Bees talk to flowers. Talk isn’t strictly correct, as this is not verbal communication, but communicate they definitely do. And if we witnessed the conversation, we would think of it as talking.
Plants carry a very weak negative electrical charge, because although they are rooted in the ground and are therefore earthed, they are exposed to positive electrical charges in the air, making their petals negatively charged. A bee, as she flies through the air, picks up the same positive charge and can sense this as she nears the flower. The pollen will also ‘jump’ from the negatively charged flower to the positively charged bee, just as creating a charge on a balloon will cause hair to stand on end if you hold it near your head.
Plants use this charge to encourage or dissuade the bee from landing on it: if a bee has visited, the charge is neutralised, then it builds up again while the plant recharges its nectar supply allowing another bee to detect that flower is open for business. Bees will not visit a flower with no charge, so the insect doesn’t waste energy, and the plants ensure that the flowers in need of pollinating get prioritised.
Plants can fake their response, in that they can adjust their charge to positive even when there is no nectar, but this carries a risk as the pollinators will soon learn this and avoid those blooms. It tends to be a strategy adopted by large, singular flowers which need to ensure they get a visit rather than groups of smaller ones, which need to be careful about crying wolf in case the whole patch gets blacklisted. Bees talk amongst themselves, as well as to plants…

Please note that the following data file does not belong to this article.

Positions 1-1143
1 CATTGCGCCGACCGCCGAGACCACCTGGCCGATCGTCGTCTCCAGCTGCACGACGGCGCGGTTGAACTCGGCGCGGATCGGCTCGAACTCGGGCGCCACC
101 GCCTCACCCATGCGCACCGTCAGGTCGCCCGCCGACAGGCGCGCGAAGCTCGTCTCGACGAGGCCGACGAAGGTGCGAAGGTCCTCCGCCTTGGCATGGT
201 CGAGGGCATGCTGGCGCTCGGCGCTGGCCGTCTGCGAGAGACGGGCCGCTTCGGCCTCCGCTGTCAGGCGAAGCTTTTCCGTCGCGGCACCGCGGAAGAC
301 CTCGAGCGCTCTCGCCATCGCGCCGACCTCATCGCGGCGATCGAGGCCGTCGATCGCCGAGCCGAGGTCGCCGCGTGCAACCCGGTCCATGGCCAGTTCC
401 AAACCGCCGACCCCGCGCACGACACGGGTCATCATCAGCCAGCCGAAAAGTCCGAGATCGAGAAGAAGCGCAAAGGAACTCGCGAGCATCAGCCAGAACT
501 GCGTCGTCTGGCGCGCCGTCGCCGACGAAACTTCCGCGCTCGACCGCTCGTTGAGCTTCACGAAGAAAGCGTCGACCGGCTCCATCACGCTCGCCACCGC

So, when we look at bees foraging, we need to remember that there is a continual dialogue between bee and plant, as the pollinators get redirected towards the most beneficial flowers to maximise the benefits of the symbiotic relationship between insect and plant. The plant will need to assess its moisture content and time its opening hours to coincide with the timetable of the pollinators. Some solitary bees only collect pollen from a particular species or genus of flower, or a handful of similar types. This is known as oligolecty. Honeybees, bumblebees and many solitary bees are polylectic, meaning they are generalists when it comes to foraging, and honeybees are particularly effective as they communicate the whereabouts of good foraging sites to their hivemates.
Bumblebees and solitary bees tend to fly earlier in the day than honeybees, and will work a longer day at the start of the season. Bees watch each other, so will investigate a plant visited by another bee, whatever the species. This is why variety is so important in an ecosystem – they work synergistically so providing food for ALL bees is essential.